Welcome To Tactical Clips

Get These Awesome Videos delivered directly to your Inbox!

Article Full Length Article War Footage

Footage of Kamikaze Attack on US Ships

Join The Tactical Clips Group - Sign Up For Our e-Mail List Today!

In order to protect your email account from spam we have sent you a confirmation link. Please click on the link in that email right away to make sure you do join us!

The video from British Pathe shows actual World War II footage of Japanese kamikaze attacks on US ships in the Pacific Ocean. A battle ensues where gunners bring down the Japanese planes, which are seen crashing into the sea. One hits the USS Bunker Hill, however, resulting in an explosion and a large fire. The USS Bunker Hill lived to fight again.

All Your Tactical Supplies at wholesale+15%

Ammunition at just above wholesale!
All Your Tactical Supplies at wholesale+15%

Ammunition at just above wholesale!

The USS Bunker Hill (CV-17) was one of 24 Essex-class aircraft carriers commissioned by the United States Navy during World War II. She was manufactured at the Bethlehem Steel Company in Quincy, Massachusetts. She was named for the Battle of Bunker Hill that took place during the American Revolutionary War, and was commissioned in 1943 with Captain J.J. Ballentine at the helm.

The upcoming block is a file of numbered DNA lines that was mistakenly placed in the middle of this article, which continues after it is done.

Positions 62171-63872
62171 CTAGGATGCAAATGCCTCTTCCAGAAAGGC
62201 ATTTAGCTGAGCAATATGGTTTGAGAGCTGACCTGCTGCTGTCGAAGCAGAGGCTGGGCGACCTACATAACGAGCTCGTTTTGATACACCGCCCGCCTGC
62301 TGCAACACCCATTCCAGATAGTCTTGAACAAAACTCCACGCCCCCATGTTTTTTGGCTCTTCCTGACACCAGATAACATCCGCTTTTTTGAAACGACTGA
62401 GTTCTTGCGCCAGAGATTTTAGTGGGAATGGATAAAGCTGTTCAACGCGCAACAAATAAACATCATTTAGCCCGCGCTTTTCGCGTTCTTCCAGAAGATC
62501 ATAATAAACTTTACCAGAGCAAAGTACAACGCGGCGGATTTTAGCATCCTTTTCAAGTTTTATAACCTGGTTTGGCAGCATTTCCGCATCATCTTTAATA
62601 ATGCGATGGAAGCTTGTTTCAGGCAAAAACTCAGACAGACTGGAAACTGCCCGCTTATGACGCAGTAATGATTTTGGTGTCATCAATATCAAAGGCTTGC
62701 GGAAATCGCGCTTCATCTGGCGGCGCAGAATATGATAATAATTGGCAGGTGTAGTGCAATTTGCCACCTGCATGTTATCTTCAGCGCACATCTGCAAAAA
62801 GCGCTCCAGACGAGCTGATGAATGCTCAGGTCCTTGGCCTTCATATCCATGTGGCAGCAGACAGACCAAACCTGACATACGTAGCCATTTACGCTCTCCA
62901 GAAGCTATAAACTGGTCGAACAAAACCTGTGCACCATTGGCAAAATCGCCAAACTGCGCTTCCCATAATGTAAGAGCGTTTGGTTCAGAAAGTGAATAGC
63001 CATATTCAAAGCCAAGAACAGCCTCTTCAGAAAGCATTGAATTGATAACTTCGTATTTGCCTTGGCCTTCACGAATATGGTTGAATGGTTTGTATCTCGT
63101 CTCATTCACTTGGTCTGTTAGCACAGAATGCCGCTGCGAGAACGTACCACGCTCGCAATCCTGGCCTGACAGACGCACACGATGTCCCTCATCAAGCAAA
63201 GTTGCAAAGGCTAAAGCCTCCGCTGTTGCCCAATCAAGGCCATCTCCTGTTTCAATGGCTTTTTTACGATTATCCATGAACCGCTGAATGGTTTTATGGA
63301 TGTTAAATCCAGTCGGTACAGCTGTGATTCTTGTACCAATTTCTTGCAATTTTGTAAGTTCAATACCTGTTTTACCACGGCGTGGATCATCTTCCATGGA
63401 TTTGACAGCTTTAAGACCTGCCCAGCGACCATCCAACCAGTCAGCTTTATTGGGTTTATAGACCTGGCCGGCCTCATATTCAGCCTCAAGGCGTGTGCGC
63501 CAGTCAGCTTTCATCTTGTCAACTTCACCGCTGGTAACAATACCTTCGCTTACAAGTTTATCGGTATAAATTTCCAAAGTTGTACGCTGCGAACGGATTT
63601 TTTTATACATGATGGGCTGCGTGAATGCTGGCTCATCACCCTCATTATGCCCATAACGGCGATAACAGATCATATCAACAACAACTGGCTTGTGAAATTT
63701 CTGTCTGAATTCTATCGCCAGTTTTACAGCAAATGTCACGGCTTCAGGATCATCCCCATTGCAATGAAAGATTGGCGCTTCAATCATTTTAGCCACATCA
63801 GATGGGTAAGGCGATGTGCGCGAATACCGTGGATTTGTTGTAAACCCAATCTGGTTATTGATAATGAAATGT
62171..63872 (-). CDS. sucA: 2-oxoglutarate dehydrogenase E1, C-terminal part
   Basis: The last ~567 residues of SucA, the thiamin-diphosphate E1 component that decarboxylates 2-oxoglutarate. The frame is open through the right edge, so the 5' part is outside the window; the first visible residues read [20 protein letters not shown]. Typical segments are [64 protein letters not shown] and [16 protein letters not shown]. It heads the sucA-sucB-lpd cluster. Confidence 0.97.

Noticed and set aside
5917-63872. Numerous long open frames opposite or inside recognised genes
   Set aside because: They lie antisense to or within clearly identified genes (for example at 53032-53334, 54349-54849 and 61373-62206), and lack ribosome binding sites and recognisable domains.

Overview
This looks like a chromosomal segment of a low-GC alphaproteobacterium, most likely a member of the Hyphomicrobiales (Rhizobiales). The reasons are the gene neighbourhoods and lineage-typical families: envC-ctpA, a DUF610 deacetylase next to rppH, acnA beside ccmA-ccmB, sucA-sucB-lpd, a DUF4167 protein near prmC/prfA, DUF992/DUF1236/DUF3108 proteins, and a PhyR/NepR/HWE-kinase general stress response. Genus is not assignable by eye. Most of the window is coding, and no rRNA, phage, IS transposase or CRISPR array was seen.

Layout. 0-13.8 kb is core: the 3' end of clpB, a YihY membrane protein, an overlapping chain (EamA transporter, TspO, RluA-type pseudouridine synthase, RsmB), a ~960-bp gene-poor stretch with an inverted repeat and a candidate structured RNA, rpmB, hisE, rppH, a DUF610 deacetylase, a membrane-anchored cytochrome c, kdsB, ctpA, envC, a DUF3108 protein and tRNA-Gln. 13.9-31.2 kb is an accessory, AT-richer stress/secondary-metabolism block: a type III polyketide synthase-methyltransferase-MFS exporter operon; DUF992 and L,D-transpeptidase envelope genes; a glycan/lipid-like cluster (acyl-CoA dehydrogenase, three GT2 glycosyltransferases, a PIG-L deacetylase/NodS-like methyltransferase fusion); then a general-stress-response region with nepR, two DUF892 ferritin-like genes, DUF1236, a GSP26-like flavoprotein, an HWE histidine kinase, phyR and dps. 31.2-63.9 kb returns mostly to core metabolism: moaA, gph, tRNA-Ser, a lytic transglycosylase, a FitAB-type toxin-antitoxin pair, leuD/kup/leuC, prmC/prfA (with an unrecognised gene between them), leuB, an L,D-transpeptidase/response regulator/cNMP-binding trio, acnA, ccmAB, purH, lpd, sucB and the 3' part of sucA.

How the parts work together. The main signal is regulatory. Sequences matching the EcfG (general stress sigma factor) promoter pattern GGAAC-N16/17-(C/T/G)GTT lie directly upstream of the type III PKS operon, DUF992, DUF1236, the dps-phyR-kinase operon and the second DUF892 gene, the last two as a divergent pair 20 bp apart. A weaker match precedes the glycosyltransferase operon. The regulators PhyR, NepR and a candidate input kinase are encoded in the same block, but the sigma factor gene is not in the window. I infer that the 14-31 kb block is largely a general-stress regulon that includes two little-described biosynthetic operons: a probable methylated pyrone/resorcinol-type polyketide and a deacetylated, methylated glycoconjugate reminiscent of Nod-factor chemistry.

The ship was sent to San Diego, Pearl Harbor and the Pacific Theater of Operations, where she participated in multiple battles in the Southwest and Central Pacific, as well as drives through Iwo Jima and Okinawa. She also took part in air raids on Japan.

While on duty during the invasion of Okinawa, the Bunker Hill was struck by two kamikaze fighter planes in succession, as seen in the video. There were over 600 casualties in the incident, with 346 dead and 43 missing. It was the second heaviest loss of life on any carrier that survived the war, surpassed only by the Franklin.

Bunker Hill was returned to the US mainland for repairs, and remained there until the war was over. Afterwards, Bunker Hill was deployed to bring American servicemen back home from the Pacific, before she was decommissioned in 1947. Bunker Hill and Franklin were the only ships that were never recommissioned after World War II.

The ship served as an electronics testing site in San Diego Bay for many years, before she was sold off for scrap in 1973, despite efforts to turn her into a museum ship.


Discuss This Article


To Top

Pin It on Pinterest

Share This

Share this awesome post with your friends !